“I’m a hugger,” says Antoinette Tuff, deflecting a handshake for an embrace as a visitor enters her suburban Atlanta home. The walls of Tuff’s split-level house are hung with diplomas and certificates; trophies and ribbons crowd end tables and shelves. From summer camp through college, the milestones of Tuff’s daughter, LaVita, and son, Derrick, are chronicled on paper and parchment, bronze and silk. In the den, a matching pair of framed portraits highlights a pivotal year in Tuff family history: 2009, when LaVita graduated from Tennessee State University and Derrick graduated from high school. For the rest of us, it’s what Antoinette Tuff accomplished in 2013 that deserves commemoration. On August 20, she persuaded a man carrying an assault weapon to surrender rather than open fire in a DeKalb County elementary school. For twenty-five minutes, Tuff relayed messages between the gunman—twenty-year-old Michael Brandon Hill—and an emergency dispatcher. At one point Tuff offered to escort Hill if he would turn himself in; she’d serve as a human shield to protect the 800 students crouched under desks in locked classrooms at Ronald E. McNair Discovery Learning Academy.
“It’s all going to be well,” Tuff reassured Hill as he stood in the school’s front office, reloading his gun; he’d shot at the floor, sending a bullet ricocheting through the office, and had fired out of the school entrance toward the gathering police cars. Tuff told Hill about her divorce, the anguish of losing a husband after three decades. She talked about her son’s struggle with multiple disabilities. “We’re not going to hate you,” she assured the agitated young man, and as police approached, she said, “I just want you to know that I love you, okay? I’m proud of you.” As officers arrested Hill, Tuff’s calm finally cracked, and with a catch in her voice she told dispatcher Kendra McCray, “I tell you something, I’ve never been so scared in all the days of my life.” Thanks to Tuff’s presence of mind when confronted with that terror, the incident at McNair is known for what did not happen. Instead of body bags and anguished parents, TV crews found families embracing in safety. Instead of 911 recordings of bullets and chaos, cable news channels aired the calm voice of Tuff. “I didn’t know I had it in me,” she told Anderson Cooper when she appeared on CNN. Antoinette Tuff, the school bookkeeper with steely nerves and a symbolic surname, became instantly famous. She was heralded by media outlets from the Washington Post (“America, listen to Antoinette Tuff”) to the gossip site Jezebel (“Woman Stops Elementary School Gunman Using Sheer Awesomeness”). Reporters attended services at her church, trying to fathom the faith to which Tuff credited her heroism. She went to Washington and met the president. Representative Hank Johnson gave her a congressional proclamation, and she was honored by the DeKalb County Commission and Governor Deal. But Tuff has not hung those awards on her walls. The woman who became famous for grace under pressure remains gracefully modest.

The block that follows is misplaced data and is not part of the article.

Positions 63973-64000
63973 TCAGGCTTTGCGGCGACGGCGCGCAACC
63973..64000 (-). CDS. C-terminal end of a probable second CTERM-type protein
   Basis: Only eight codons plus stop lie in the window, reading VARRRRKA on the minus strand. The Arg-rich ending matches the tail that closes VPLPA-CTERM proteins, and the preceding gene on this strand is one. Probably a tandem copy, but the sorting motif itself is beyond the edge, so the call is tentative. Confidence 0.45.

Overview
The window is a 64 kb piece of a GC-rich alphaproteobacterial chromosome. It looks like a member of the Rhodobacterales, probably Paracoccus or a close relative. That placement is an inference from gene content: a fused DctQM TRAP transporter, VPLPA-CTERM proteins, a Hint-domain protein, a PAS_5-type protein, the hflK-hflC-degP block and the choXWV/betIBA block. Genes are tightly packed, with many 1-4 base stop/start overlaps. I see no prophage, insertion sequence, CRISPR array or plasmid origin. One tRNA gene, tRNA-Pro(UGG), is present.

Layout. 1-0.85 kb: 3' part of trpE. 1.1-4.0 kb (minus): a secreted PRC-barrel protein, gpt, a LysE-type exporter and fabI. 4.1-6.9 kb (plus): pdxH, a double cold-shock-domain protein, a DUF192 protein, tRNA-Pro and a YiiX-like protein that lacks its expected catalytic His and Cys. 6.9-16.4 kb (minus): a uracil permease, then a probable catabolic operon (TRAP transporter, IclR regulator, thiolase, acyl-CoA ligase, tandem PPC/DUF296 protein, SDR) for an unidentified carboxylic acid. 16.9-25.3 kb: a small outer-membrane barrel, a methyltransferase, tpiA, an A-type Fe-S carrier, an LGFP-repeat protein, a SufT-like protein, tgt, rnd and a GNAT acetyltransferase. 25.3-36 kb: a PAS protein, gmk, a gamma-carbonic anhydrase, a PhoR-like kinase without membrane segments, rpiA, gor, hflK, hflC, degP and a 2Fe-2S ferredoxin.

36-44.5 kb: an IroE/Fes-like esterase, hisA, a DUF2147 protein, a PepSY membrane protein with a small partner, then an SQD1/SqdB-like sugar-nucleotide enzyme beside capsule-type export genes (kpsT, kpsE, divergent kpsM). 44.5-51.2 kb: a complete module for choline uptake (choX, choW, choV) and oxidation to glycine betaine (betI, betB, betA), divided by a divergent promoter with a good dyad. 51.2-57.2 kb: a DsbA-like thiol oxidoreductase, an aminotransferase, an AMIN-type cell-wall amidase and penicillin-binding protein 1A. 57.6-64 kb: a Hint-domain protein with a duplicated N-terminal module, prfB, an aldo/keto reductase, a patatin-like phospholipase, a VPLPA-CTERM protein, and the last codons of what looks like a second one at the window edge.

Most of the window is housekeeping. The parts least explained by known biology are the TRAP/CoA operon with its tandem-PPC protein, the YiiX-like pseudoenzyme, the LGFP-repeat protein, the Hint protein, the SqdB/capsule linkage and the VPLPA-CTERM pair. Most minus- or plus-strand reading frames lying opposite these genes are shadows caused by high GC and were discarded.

This article originally appeared in the December 2013 issue with the heading “Saving Grace.”